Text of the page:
• ISOBEL BAILLIE (1895-1983) was born in Hawick, Roxburghshire and became an internationally renowned soprano, best known for her interpretation of oratorio, especially Handel's "Messiah".  In 1933 she became the first British artist to perform  at the Hollywood Bowl in Los Angeles.
  • THOMAS BRISBANE, although born on the west coast,  had many Borders connections, through his wife Anna Maria Macdougall of Maktersoun, near Kelso.  He was a founder member of the Tweedside Physical and Antiquarian Society and built an observatory in the ground of Makerstoun House.  A monument to him in the local churchyard is in the shape of a sundial.  He became Governor of New South Wales 1821-25, reforming the penal code ad establishing a constitution for the Australian colony.  The Brisbane River and the city built on its banks was named after him.  
  • PLACE NAMES THAT APPEAL -  I love names that conjure up an image or that roll off the tongue.    In  my own area of Roxburghshire in the Scottish Borders   there is Bloodhopehead (the mind boggles at what might have happened there!);  Brockhoperig - the ridge by the valley with the badgers,   and Blackcleuch  - with "cleuch" meaning  ravine, gorge, cliff, crag. "Ch" is pronounced as the "ch"  in loch.

    On the other hand would I really want to live in a place called Boghall, Bogfoot  or Bogside?  
Follow the next stage of this A-Z Journey 
through the Scottish Borders

C is for
Common Ridings and Carter Bar 

The Scottish Borders 
The old counties of Berwickshire, Peeblesshire, Roxburghshire & Selkirkshire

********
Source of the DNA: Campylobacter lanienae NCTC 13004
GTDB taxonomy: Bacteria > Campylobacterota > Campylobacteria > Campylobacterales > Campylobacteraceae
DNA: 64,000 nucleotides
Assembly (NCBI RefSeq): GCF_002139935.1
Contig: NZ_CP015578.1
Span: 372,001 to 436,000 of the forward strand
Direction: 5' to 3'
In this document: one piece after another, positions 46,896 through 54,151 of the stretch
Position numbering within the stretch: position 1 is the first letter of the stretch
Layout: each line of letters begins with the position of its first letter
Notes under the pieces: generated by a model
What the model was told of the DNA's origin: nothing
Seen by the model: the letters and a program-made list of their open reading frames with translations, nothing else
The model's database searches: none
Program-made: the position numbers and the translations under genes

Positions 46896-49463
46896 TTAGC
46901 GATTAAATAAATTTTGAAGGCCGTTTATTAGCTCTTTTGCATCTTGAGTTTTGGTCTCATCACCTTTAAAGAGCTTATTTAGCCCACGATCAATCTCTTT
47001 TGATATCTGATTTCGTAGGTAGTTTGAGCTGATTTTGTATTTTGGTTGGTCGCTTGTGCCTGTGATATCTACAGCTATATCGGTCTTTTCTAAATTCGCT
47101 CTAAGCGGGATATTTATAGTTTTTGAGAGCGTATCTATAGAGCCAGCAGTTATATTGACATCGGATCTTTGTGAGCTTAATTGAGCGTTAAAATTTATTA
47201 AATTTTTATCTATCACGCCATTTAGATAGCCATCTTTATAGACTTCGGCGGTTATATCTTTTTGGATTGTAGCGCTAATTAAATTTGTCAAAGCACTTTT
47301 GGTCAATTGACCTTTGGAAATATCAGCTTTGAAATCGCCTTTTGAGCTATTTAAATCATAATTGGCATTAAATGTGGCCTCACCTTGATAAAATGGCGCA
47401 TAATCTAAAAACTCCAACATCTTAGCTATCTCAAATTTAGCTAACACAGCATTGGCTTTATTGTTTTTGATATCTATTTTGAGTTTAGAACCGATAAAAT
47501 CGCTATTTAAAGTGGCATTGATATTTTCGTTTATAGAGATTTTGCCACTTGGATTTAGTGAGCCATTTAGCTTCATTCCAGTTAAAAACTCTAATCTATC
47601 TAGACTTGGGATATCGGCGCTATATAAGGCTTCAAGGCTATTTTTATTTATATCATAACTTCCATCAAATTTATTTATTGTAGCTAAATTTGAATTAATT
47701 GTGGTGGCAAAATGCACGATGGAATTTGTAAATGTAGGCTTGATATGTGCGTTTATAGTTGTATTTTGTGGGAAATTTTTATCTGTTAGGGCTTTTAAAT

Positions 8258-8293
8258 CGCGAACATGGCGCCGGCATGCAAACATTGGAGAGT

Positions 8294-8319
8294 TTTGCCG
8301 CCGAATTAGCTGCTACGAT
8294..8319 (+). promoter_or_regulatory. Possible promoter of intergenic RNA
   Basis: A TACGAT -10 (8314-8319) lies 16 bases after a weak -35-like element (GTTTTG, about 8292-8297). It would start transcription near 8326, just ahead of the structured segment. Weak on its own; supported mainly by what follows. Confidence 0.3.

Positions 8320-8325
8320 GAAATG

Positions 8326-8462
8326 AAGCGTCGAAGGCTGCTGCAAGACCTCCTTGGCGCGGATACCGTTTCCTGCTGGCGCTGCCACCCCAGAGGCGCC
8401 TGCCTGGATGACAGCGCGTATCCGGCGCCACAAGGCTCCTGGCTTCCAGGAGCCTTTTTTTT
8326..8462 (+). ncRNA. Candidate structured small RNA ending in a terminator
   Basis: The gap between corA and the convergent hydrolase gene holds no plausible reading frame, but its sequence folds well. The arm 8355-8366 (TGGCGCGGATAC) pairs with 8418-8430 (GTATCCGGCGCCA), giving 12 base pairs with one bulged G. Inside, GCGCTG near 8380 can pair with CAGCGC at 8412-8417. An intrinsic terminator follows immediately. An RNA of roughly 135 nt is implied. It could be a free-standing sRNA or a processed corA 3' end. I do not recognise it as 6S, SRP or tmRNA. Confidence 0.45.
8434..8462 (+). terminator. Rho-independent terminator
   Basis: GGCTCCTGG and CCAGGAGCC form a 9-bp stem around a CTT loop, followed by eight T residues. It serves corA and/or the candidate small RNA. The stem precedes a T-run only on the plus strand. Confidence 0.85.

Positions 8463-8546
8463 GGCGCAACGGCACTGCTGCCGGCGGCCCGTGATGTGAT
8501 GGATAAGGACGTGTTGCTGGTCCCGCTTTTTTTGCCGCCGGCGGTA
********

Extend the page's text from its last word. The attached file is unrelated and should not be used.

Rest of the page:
Scottish Borders in Scotland.svg

Do take a look at earlier posts in his year's challenge on  on "My Scottish Borders":


  1. Hello, I'm visiting from A-Z [day 2]. I too have some Scottish in my boarders [grandmother]. It's a lovely heritage to be apart of. I look forward to see some more.

  2. I think I might like to live in Bogside instead of Bloodhopehead. The Boarder country reminds me more of the Appalchian mountains than the western USA. Now that I think of it, many of the early settlers came from Scotland!

  3. I also have history near the border of England and Scotland. :) Wonder if our families have crossed paths?! My maiden name is Claypool (Claypoole) and I can only find info to 1500 on that name. It was a Claypoole/Metcalf merger that brought a long line of royalty into my family. :) I <3 the stories I've read. I just wish I could learn more about my Hungarian and German ancestry.

    Jamie Dement (LadyJai)
    My A to Z
    Caring for My Veteran

  4. Fascinating blog. I have English and Scot ancestors. I have yet to study the history and their place in it. Thank you for this.
    Rita A to Z 1896

  5. Thank you all for your comments. Sorry, Jamie, I know no.thing on the Claypole family in the Borders, but you ahve done very well to research back to 1500..